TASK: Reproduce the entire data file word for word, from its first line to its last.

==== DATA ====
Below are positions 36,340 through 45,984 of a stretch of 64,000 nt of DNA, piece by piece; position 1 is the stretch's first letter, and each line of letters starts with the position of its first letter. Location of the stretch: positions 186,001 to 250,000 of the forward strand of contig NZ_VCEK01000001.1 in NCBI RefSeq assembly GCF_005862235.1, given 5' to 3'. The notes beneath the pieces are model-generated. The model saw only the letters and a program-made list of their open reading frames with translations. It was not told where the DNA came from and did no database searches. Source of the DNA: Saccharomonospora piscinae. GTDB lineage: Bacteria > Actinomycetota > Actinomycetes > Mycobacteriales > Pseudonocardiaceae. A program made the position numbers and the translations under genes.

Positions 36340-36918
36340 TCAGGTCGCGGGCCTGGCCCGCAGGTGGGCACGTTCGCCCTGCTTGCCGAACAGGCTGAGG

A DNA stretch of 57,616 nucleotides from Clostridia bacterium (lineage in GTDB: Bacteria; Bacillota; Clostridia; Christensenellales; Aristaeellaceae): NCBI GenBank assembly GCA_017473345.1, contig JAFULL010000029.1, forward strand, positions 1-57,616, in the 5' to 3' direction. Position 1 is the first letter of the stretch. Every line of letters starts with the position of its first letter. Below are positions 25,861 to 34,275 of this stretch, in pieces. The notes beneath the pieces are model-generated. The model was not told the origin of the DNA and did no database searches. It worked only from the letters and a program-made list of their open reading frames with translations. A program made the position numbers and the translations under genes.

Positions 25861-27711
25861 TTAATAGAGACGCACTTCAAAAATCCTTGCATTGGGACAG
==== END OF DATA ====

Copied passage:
Below are positions 36,340 through 45,984 of a stretch of 64,000 nt of DNA, piece by piece; position 1 is the stretch's first letter, and each line of letters starts with the position of its first letter. Location of the stretch: positions 186,001 to 250,000 of the forward strand of contig NZ_VCEK01000001.1 in NCBI RefSeq assembly GCF_005862235.1, given 5' to 3'. The notes beneath the pieces are model-generated. The model saw only the letters and a program-made list of their open reading frames with translations. It was not told where the DNA came from and did no database searches. Source of the DNA: Saccharomonospora piscinae. GTDB lineage: Bacteria > Actinomycetota > Actinomycetes > Mycobacteriales > Pseudonocardiaceae. A program made the position numbers and the translations under genes.

Positions 36340-36918
36340 TCAGGTCGCGGGCCTGGCCCGCAGGTGGGCACGTTCGCCCTGCTTGCCGAACAGGCTGAGG

A DNA stretch of 57,616 nucleotides from Clostridia bacterium (lineage in GTDB: Bacteria; Bacillota; Clostridia; Christensenellales; Aristaeellaceae): NCBI GenBank assembly GCA_017473345.1, contig JAFULL010000029.1, forward strand, positions 1-57,616, in the 5' to 3' direction. Position 1 is the first letter of the stretch. Every line of letters starts with the position of its first letter. Below are positions 25,861 to 34,275 of this stretch, in pieces. The notes beneath the pieces are model-generated. The model was not told the origin of the DNA and did no database searches. It worked only from the letters and a program-made list of their open reading frames with translations. A program made the position numbers and the translations under genes.

Positions 25861-27711
25861 TTAATAGAGACGCACTTCAAAAATCCTTGCATTGGGACAG